There are employees who are lazy thinking that because they have a degree they are better than the one who doesn’t. I experience employees who have a degree but doesn’t works better than the one who does not have a degree. Stop complaining and just do your part as an employee and you will do better. On the first place the store got sued because the incompetent complaining employee who are busy complaing instead of doing their job. It is the employee who left the expired milk on the counter needs to be blamed. Employees have so much power and the employers gets all the blame even how many times you train an incompetent employee it will not work.

November 15, 2010 at 9:52 pm
(10) Joachim Erich Traebecke says:

This message is for Beth. Respecting her point of view, it is true that because one individual is more educated than the other one, doesn’t make one better than the other one. A University Education in any Degree doesn’t guarantee success, but it opens many doors in this competitive market (“Knowledge is Power”). I am a well-educated individual with six years of University; speak four languages and 20 years in Management and Customers Service experience. I don’t feel better than another person, but I have great tools to survive in this market. Don’t forget that Companies want to maximize profits with low cost of labor. Every year Companies are controlling the budget with cutting expenses in operations, maintenances and employee hours. Unfortunately, Companies are held accountable for their own actions by the Law. Managers are responsible, to follow up, supervise, delegate, monitor, audit, and analyze. Employees are employees including you and me. When you properly train an employee and take the time to teach that employee the Values, Standards, Ethics, and Policy of the Company, you can make the difference. It is very sad that our most power country of the World, USA, has one of the highest percentages of drop outs from College and Universities (not counting High Schools) and never achieves a Degree. When a Company goes out of Business, or you get terminated or laid off, two things go with you: Your University Degree and your experience; The Company disappear or stays in the market. “I Believe in Education”.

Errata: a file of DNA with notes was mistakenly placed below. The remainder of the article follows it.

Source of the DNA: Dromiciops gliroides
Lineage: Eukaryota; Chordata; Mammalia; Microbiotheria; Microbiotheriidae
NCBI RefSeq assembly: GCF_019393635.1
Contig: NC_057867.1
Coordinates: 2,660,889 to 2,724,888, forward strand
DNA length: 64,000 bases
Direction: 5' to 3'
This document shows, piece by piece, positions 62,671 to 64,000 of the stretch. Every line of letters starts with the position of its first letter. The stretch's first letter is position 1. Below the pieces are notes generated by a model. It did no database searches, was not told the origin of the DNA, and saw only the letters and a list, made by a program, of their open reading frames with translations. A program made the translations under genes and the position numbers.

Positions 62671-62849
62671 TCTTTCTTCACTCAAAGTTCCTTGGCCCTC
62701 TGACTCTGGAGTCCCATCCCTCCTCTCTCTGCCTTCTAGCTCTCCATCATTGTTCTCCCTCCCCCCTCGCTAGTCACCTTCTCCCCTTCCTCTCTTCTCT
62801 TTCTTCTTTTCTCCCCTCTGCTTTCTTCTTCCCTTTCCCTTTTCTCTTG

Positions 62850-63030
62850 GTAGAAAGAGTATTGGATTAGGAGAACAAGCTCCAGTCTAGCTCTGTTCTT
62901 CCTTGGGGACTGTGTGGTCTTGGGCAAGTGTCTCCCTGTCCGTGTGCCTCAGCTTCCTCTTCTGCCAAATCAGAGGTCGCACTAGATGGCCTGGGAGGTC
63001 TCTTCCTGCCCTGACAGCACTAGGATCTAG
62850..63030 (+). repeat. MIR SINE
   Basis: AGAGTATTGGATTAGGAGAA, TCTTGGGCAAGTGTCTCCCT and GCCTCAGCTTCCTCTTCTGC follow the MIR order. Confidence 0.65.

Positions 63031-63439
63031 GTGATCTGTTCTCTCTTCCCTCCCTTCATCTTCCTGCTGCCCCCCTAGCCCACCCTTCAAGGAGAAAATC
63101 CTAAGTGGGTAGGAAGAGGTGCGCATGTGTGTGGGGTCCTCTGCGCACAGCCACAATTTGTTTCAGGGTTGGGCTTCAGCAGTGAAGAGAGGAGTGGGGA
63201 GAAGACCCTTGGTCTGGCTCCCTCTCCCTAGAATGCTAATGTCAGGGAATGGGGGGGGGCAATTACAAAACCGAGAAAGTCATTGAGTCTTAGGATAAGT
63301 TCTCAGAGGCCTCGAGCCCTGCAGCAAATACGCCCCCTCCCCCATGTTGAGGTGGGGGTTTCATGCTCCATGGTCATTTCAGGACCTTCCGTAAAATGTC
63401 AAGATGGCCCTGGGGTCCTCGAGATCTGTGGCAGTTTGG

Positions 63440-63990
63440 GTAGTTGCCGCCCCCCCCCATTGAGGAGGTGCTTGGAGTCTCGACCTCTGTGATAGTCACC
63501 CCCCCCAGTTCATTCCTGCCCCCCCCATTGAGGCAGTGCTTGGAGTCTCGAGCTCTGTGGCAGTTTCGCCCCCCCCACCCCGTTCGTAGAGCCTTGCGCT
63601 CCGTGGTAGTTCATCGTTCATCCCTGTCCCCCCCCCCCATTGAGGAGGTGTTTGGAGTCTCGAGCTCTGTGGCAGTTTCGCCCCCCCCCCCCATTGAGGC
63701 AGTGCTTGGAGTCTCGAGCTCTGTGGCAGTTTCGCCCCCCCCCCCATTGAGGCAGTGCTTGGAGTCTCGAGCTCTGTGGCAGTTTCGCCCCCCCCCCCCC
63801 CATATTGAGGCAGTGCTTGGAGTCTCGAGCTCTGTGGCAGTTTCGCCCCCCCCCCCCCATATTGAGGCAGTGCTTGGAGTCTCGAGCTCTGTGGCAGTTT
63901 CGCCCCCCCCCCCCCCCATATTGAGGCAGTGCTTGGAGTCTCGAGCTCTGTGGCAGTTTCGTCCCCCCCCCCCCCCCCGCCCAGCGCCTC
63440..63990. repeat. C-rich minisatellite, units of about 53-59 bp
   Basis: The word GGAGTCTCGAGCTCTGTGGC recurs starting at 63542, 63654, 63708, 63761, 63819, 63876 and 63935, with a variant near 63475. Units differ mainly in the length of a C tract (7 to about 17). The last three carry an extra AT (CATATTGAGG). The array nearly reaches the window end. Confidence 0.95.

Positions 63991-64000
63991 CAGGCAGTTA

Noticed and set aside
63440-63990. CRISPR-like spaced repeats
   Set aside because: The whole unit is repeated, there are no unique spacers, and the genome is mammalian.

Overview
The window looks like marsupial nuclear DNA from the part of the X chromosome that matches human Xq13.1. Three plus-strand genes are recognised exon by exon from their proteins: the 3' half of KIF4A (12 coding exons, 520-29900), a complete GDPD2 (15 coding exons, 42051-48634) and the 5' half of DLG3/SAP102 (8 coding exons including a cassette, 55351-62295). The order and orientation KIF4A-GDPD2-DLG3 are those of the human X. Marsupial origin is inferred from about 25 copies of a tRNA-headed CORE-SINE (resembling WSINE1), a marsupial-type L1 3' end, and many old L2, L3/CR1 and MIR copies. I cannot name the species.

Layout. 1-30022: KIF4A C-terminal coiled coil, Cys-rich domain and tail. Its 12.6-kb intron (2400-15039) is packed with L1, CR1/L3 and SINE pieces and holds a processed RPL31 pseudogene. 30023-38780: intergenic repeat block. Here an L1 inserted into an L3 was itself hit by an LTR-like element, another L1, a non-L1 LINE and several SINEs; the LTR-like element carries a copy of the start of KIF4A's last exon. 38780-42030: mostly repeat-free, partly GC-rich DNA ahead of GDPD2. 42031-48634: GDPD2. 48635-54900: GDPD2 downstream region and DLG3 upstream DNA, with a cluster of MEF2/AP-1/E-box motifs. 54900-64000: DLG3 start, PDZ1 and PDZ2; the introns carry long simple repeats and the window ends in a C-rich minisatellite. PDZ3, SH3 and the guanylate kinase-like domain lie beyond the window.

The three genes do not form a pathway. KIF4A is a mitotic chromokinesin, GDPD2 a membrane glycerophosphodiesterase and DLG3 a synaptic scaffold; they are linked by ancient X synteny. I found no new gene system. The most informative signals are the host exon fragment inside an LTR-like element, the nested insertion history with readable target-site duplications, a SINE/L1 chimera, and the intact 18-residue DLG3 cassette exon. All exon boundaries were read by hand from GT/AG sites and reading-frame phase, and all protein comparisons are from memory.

December 26, 2010 at 8:15 pm
(11) Joachim Erich Traebecke says: